Other than ingesting alcohol and narcotics in sufficient doses to induce a state of analgesia, for most of its history, people in the West got through surgery with the aid of little more than forcible restraint and grit.
Drugs and alcohol were well known in the ancient world. Artifacts depicting opium poppies dating back to 4000 BC have been found in the Levant, and evidence of Sumerian beer production dates to nearly 3000 BC.; furthermore, henbane (Hyoscyamus niger), a member of the nightshade family, has been used to alleviate pain since the Babylonians began using it on toothaches around 2250 BC.
By the classical age (Greco-Roman civilisation), many nightshades, including the aforementioned henbane, were used to encourage sleep and manage pain. In fact, Homer even describes their application in The Odyssey where the witch, Circe, used magic herbs to subdue men and even restore Odysseus to life; these are presumed to include mandragora (mandrake) and datura (thornapple), both of which blunt the senses, mask pain and cause hallucinations.
Also at this time in Assyria and Egypt, "carotid compression," presumably whereby the blood supply is cut off for a bit until the person passes out, was practiced during things like circumcision and eye surgery.
Few improvements in anesthesia were made through the Middle Ages, although by the end of the 13th century, some physicians, including Theodoric of Lucca, Italy, were soaking spongers with opium and a variety of nightshades and other herbs, including hemlock (which can induce paralysis to some extent ). The vapors from these sponges would then be inhaled (and sometimes the drippings applied directly to the nostrils), in order to sedate the patient.
Many historians credit Paracelsus (1493-1541), the famous physician, botanist and alchemist, with discovering the narcotic effect of ether in 1525 when he (apparently) experimented with its effects on chickens. Valerius Cordus (1515-1544), the botanist and physician, is believed to have first synthesized it, in what he called the "sweet oil of vitriol," by distilling sulphuric acid and ethanol.
Gases became increasingly popular, and by the dawn of the 19th century, the benefits of nitrous oxide had been discovered; after this and the discovery of morphine by Friedrich Wilhelm Serturner in 1805, effective anesthesia for surgery was known, although it was not yet in widespread use.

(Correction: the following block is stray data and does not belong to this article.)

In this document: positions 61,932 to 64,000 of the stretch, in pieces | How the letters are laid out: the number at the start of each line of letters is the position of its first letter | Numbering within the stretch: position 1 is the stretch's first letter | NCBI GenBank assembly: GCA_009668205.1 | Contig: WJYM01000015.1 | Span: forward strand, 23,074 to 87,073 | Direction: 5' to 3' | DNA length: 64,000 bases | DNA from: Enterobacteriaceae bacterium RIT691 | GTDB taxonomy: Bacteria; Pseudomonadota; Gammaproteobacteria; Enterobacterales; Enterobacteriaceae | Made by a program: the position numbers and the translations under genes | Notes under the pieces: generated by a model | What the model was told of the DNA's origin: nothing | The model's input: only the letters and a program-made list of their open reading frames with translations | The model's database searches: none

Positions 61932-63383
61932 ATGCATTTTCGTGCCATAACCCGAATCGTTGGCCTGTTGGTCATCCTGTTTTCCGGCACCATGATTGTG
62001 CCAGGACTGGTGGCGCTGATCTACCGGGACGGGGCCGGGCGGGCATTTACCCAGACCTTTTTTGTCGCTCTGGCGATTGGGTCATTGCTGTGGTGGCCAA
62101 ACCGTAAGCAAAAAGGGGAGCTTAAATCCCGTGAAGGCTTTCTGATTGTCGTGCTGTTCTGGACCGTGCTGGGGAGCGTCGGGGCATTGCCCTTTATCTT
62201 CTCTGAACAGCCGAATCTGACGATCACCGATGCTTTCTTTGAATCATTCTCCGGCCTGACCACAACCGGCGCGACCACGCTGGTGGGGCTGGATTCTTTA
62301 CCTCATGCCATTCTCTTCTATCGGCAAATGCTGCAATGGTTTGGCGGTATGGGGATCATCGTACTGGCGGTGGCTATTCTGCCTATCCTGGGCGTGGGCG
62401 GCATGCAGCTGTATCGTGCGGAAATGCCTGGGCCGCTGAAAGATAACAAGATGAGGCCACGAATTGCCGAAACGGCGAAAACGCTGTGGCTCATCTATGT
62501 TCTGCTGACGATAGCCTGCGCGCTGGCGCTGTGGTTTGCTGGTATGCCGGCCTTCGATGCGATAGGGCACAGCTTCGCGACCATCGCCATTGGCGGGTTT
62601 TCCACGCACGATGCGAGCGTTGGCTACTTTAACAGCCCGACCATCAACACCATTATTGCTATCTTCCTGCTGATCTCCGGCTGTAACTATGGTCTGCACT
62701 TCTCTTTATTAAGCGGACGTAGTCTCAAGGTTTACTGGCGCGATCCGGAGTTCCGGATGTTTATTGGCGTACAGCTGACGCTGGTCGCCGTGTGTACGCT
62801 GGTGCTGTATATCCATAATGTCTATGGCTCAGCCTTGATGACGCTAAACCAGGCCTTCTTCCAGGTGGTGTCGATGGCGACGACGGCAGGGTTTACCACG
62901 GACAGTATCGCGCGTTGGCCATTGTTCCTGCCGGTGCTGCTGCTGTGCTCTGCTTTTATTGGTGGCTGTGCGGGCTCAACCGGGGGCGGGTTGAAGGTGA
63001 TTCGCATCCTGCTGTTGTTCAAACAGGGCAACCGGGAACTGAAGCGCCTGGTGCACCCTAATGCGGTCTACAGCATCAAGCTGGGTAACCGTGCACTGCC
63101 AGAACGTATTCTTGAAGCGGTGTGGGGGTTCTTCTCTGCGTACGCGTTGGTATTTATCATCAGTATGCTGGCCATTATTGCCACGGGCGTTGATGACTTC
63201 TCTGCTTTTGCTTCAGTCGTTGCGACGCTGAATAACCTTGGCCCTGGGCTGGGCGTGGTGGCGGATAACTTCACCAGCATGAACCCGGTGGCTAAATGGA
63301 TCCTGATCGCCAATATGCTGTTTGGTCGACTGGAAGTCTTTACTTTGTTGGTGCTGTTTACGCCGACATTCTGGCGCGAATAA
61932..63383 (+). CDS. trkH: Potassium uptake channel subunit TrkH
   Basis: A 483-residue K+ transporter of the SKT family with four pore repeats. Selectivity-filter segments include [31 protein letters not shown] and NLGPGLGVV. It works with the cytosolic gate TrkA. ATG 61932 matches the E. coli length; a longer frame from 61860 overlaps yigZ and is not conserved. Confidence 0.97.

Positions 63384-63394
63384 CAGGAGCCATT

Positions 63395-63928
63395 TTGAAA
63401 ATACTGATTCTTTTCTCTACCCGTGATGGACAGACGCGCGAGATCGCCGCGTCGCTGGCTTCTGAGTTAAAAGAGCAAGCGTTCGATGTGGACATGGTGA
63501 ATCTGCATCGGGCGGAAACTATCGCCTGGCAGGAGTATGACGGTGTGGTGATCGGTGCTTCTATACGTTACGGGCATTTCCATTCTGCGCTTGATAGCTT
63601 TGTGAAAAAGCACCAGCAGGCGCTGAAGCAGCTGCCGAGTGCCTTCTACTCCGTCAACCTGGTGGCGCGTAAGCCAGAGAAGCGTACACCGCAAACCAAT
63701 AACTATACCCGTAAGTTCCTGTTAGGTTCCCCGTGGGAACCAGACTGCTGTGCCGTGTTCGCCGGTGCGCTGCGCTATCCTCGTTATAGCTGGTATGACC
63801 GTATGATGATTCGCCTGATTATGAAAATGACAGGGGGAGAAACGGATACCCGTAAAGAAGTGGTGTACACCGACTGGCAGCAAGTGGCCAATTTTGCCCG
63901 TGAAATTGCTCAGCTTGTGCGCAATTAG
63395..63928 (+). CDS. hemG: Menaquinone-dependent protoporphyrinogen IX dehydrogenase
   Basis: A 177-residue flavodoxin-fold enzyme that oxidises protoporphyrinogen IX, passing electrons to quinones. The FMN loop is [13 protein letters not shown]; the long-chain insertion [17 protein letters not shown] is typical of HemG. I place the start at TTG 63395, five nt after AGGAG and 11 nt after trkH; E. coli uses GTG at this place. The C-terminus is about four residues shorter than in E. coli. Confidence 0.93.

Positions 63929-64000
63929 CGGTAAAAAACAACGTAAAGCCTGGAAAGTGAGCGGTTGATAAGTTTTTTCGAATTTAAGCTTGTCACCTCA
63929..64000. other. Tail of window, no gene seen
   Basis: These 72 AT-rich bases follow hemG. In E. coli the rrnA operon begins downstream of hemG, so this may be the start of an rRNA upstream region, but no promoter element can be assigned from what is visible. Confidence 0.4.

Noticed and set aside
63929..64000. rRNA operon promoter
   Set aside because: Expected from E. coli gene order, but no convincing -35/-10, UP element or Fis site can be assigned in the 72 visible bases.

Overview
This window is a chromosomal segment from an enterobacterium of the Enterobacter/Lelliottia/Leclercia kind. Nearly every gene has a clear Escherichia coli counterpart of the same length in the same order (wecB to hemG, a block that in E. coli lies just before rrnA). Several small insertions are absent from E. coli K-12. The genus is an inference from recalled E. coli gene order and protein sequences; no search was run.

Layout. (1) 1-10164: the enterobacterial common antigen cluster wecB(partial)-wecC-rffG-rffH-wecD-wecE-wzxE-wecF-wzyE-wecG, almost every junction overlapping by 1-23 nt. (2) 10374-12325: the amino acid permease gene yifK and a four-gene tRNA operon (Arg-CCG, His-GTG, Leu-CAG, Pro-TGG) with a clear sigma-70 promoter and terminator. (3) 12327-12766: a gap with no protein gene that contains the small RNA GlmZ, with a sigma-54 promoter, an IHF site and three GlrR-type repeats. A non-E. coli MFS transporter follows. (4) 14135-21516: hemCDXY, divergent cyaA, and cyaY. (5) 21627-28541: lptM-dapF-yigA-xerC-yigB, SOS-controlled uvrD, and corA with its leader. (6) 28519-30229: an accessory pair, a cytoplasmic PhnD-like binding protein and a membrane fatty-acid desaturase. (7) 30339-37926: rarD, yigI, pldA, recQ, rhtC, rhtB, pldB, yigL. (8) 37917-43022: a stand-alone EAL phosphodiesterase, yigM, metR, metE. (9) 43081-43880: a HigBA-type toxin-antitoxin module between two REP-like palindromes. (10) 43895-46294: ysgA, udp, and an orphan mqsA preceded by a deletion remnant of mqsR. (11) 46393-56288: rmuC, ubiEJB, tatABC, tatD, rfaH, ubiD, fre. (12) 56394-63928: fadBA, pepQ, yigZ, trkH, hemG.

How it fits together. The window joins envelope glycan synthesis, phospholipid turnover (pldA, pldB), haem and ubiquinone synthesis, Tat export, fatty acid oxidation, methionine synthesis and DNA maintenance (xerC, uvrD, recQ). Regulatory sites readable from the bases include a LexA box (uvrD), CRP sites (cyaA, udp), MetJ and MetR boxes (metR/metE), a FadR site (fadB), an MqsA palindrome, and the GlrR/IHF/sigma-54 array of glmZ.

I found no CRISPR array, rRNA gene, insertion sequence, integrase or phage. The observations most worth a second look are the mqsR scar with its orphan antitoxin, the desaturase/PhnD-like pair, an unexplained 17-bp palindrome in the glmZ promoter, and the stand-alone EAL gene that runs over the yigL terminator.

In fact, in 1811, novelist Fanny Burney recounted her ordeal of undergoing a double mastectomy without the aid of any anesthetic:
M. placed me upon the mattress & spread a cambric handkerchief upon my face . . . [I] was instantly surrounded by the 7 men & my nurse . . . when the dreadful steel was plunged into the breast — cutting through veins — arteries — flesh — nerves . . . I began a scream that lasted unintermittingly during the whole time of the incision . . . [Furthemore] while the flesh resisted in a manner so forcible as to oppose & tire the hand of the operator [that he] was forced to change from the right to the left . . . I thought I might have expired. . . . I [even] felt the Knife tackling against the breast bone — scraping it!
According to Fanny, the entire operation of cutting and scraping lasted 20 minutes.
Other 19th century patients demonstrated less fortitude. While being operated on by the famous Dr. Robert Liston (the "fastest knife in the West End") for a bladder stone, the patient lost his nerve, broke free from the restraining arms of Liston's assistants, and fled the room. Liston is reported to have recaptured him and finally performed the surgery over the man's screams.
By 1847, chloroform had been discovered, and was used during childbirth, for surgeries and dental procedures, although its side effects (including sudden death and liver damage) limited its popularity. Over the next 40 years, other gases were tried, but most were eventually discarded.
After discovery of cocaine in 1877, it was used as an anesthetic and even a nerve block by 1884. By 1901, the caudal epidural analgesia was realised (although it was actually discovered by accident when a patient was given an inadvertent injection).
Control of breathing was perfected by the early 1930s, and intravenous drugs, like the barbiturate, thiopental, were being used by the 1940s, as were muscle relaxants, beginning with curare.
Today, anesthesia is widespread and generally very safe, with a direct mortality risk of less than 1 in 250,000.
- Curare is a poison indigenous to Central and South America and was historically applied to the tips of darts and arrows to paralyse prey and enemies.
Picture: Paul Townsend/Flickr
Melissa writes for the wildly popular interesting fact website TodayIFoundOut.com. To subscribe to Today I Found Out's "Daily Knowledge" newsletter, click here or like them on Facebook here. You can also check 'em out on YouTube here.